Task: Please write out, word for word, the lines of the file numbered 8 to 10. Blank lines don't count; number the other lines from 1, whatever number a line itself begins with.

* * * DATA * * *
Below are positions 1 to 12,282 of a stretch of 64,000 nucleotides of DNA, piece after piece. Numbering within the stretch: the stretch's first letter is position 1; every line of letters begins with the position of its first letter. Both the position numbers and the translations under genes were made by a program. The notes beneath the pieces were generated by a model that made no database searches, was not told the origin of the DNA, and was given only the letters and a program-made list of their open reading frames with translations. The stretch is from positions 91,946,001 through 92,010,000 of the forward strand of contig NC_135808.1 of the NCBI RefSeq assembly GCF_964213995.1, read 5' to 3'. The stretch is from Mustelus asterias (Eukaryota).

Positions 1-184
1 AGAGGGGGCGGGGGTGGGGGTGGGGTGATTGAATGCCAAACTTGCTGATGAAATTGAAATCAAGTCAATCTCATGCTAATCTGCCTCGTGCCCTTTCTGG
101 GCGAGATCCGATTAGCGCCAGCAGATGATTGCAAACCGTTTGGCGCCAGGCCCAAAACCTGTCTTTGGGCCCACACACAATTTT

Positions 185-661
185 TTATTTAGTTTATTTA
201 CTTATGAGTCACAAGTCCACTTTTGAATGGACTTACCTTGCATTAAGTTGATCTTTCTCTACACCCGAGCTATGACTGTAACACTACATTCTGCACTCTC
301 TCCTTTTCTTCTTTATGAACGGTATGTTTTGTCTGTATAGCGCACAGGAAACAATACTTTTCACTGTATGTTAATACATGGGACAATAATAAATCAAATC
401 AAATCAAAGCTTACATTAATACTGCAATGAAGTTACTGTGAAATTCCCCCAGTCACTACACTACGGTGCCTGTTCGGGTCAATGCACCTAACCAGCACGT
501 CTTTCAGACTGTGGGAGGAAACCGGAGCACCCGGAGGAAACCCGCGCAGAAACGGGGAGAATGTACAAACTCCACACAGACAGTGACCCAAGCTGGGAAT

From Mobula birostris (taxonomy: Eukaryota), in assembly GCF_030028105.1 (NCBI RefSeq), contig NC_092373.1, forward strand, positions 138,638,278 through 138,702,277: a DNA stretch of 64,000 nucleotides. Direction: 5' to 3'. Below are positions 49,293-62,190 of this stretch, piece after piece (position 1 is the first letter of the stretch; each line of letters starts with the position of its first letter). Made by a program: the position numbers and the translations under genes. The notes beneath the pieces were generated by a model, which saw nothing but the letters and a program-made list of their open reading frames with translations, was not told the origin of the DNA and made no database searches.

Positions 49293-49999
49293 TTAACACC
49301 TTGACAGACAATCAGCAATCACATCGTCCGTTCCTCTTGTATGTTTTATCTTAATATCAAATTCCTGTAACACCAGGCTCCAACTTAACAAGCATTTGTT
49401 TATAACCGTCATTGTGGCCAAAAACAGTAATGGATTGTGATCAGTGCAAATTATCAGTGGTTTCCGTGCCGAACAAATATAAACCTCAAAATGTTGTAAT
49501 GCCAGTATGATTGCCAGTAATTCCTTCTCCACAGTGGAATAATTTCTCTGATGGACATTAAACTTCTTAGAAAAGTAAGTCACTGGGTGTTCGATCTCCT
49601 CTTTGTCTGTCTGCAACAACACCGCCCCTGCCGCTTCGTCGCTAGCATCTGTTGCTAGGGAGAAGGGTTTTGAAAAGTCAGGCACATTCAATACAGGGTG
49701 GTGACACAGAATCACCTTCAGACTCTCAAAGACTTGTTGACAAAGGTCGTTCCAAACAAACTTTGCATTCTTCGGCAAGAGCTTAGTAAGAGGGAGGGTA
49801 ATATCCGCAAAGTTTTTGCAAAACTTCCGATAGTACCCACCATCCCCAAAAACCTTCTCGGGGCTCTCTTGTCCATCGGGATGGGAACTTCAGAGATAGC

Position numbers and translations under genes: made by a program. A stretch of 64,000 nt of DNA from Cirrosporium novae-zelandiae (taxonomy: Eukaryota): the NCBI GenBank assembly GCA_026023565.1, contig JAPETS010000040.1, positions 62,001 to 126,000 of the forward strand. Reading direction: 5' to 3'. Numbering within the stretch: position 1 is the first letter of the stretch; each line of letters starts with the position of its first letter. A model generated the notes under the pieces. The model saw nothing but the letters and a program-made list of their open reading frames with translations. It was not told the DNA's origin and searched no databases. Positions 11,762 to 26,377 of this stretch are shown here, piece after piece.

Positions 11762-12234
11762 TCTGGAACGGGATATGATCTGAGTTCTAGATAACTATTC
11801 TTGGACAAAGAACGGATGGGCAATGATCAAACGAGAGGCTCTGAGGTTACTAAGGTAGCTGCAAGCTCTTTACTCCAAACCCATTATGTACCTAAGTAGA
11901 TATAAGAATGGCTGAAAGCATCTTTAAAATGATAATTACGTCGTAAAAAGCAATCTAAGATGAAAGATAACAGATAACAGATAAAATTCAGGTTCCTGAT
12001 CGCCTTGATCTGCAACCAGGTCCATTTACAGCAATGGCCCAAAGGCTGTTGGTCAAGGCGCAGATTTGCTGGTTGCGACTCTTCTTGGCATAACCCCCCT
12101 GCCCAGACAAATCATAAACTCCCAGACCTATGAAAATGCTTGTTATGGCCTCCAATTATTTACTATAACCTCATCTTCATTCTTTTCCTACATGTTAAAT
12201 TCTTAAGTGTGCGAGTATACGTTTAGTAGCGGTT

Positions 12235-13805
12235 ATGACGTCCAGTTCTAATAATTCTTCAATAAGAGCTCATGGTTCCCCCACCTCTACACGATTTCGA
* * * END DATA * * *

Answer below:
301 TCCTTTTCTTCTTTATGAACGGTATGTTTTGTCTGTATAGCGCACAGGAAACAATACTTTTCACTGTATGTTAATACATGGGACAATAATAAATCAAATC
401 AAATCAAAGCTTACATTAATACTGCAATGAAGTTACTGTGAAATTCCCCCAGTCACTACACTACGGTGCCTGTTCGGGTCAATGCACCTAACCAGCACGT
501 CTTTCAGACTGTGGGAGGAAACCGGAGCACCCGGAGGAAACCCGCGCAGAAACGGGGAGAATGTACAAACTCCACACAGACAGTGACCCAAGCTGGGAAT